ZaQ’s 2010 NFL Draft Grades

Everybody’s fresh off watching the popular “sporting event” without a winner… okay, it was a month ago… but since the fans need instant results, the draft grades column has become quite popular. I figured I’d try one of my own.

31 TEAMS: INCOMPLETE

My point being, the idea behind judging the success or failure of a team’s performance in a draft BEFORE ANY OF THESE PLAYERS PLAY A GAME is absurd. Let us take a moment to review this concept. A team of scouts, coaches, and the general manager spends thousands and thousands of hours evaluating these players throughout their entire NCAA football careers. Then, using these evaluations, they spend thousands of hours discussing how every single player would fit in their particular scheme. All of a sudden, some jackass that has watched a few college football games and read other people’s scouting reports writes a column judging their performance in the draft based on their subjective view of how they “drafted for value” or “filled their team needs”. Who the fuck are these people? Why do fans give a shit about what they write? If they slap your team across the face with the dreaded “D” grade, are you going to put any stock into this, or believe in the much more extensive work done by your team’s braintrust?

That being said, one braintrust (or lack thereof) in particular did an exceptionally shitty job this weekend; so shitty, in fact, that the following grade is more than fair…

ST. LOUIS RAMS: F

Maybe this is a bit unfair to the players the Rams drafted in rounds two through seven, but the top pick was so idiotic that there’s no way we look back in five years and give the Rams any other grade. I find it incredibly hard to believe that someone who has made a lifetime and career out of building football teams was behind this decision. There’s just no way. Let’s just take a quick look at the prospects of Sam Bradford as an NFL quarterback, using red flags to indicate an area of concern to anyone with knowledge of the league in the last decade and some common sense:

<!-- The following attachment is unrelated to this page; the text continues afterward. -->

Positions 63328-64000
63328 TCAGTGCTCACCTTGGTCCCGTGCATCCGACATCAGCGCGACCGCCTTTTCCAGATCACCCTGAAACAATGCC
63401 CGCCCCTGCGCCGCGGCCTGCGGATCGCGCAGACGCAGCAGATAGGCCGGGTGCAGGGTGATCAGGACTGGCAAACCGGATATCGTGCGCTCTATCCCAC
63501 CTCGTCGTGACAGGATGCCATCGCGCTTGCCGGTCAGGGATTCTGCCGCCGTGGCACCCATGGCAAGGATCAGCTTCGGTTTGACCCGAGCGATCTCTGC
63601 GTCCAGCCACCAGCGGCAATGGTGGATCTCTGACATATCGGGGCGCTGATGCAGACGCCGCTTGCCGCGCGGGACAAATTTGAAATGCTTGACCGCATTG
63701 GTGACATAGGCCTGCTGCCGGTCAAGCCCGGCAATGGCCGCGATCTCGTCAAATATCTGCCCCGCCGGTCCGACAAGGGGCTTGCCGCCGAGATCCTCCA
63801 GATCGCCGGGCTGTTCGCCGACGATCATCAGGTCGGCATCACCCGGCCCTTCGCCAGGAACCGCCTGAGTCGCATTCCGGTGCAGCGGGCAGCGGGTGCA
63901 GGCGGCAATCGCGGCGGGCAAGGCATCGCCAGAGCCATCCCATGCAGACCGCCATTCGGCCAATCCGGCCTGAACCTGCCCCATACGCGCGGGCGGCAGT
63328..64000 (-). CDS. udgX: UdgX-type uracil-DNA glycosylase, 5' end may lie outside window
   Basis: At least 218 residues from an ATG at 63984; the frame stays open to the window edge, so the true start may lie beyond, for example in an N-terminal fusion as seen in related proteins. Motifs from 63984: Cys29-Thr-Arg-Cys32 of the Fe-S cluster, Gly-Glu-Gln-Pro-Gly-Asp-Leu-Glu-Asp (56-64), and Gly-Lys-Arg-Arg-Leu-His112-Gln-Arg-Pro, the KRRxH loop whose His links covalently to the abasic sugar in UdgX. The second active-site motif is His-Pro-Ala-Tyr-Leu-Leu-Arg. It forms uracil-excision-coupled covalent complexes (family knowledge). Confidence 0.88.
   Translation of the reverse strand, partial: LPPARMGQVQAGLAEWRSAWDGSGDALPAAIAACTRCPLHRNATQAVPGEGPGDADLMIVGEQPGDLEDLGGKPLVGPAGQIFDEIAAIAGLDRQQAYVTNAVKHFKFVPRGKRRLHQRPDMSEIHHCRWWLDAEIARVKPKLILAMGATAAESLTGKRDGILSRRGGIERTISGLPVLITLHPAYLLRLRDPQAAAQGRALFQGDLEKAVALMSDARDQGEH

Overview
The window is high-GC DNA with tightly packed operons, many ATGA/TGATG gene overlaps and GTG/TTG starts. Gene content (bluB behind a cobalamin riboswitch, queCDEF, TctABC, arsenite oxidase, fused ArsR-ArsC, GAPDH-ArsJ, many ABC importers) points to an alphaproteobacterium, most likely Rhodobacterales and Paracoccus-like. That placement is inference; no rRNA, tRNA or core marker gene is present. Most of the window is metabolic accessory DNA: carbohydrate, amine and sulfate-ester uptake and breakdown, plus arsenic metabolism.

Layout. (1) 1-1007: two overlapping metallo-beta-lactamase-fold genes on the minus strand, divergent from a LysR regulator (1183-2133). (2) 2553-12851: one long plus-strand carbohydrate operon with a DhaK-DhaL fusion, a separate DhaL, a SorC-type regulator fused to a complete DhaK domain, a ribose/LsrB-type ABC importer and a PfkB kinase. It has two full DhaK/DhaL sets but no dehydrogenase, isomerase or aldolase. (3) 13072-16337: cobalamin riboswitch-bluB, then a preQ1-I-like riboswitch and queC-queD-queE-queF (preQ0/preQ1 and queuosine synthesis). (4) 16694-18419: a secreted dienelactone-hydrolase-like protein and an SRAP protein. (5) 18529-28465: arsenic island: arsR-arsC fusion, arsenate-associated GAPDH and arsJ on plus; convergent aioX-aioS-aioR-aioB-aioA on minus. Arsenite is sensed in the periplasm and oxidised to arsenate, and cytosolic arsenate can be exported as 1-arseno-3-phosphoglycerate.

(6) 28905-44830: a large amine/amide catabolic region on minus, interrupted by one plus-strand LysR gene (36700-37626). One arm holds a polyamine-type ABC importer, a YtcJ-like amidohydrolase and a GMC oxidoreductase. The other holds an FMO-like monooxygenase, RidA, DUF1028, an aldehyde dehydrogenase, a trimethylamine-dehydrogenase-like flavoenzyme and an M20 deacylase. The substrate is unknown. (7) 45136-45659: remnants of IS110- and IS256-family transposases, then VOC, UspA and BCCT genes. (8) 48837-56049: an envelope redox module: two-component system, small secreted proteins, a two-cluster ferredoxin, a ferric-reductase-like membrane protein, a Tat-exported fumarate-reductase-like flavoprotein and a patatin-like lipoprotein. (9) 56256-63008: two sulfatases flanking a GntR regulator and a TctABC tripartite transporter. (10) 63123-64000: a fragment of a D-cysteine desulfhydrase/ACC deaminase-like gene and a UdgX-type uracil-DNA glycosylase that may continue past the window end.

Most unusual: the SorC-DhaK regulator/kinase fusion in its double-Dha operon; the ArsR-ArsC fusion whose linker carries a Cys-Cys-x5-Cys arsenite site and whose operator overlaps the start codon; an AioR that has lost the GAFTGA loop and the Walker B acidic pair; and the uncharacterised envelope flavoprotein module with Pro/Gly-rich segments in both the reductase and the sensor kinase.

• Here’s how a typical pass play occurred for the 2008 Oklahoma Sooners: Bradford takes a snap from shotgun, sits in the pocket for three to five seconds, finds a wide open receiver; success! What idiot saw these plays on film and thought, “this is what it takes to be an NFL quarterback?” You can NEVER count on getting even two seconds in the pocket in the NFL without getting harassed. The most important trait in a pro quarterback is the ability to complete passes when the pass rush closes in. In a related story, I would love to see three plays where Bradford gets early pressure and completes a pass. I’ve scoured YouTube to no success. Well, highlights aside, what happens when he does get pressured? Glad you asked…
  • Three starts in 2009, and in two, he suffered a long term injury in the first half. Remember, this is a guy who was hit so infrequently he hardly needed to play with a helmet in 2008, when he won the Heisman Trophy. I’m pretty sure there’s good a reason that, in my lifetime, no team has been stupid enough to take a QB in the first round that basically hasn’t played the year before. And this is a league with some dumb fucking general managers (see: Jones, Jerry).
  • I could have sworn that for the past few years, everyone agreed that you should never trust a quarterback’s success in a college spread offense. Given the ridiculous stats put up by QBs at Texas Tech, Hawaii, and (ahem) Oklahoma; it’s easy for a mediocre player to light the box score on fire. In fact, since the spread has become chic in NCAA ball, two QBs have graduated it to become the #1 overall pick: Alex Smith and Tim Couch. Ouch. And, in college, neither of those two had the offensive line, wide receivers, or defense that Bradford enjoyed. Not to mention his injury history.
  • The good qualities: He’s accurate, with a strong arm. Good thing, because he’ll need to be pinpoint on all the passes he’s going to have to throw away due to the massive pass rush he’s about to have shoved in his mouth with his crappy offensive line.

This concludes my exclusive, expert analysis on the 2010 draft. Or, if you just decided to skip down to the bottom, here’s the short version: Every team might have sucked, except the Rams, who definitely sucked.

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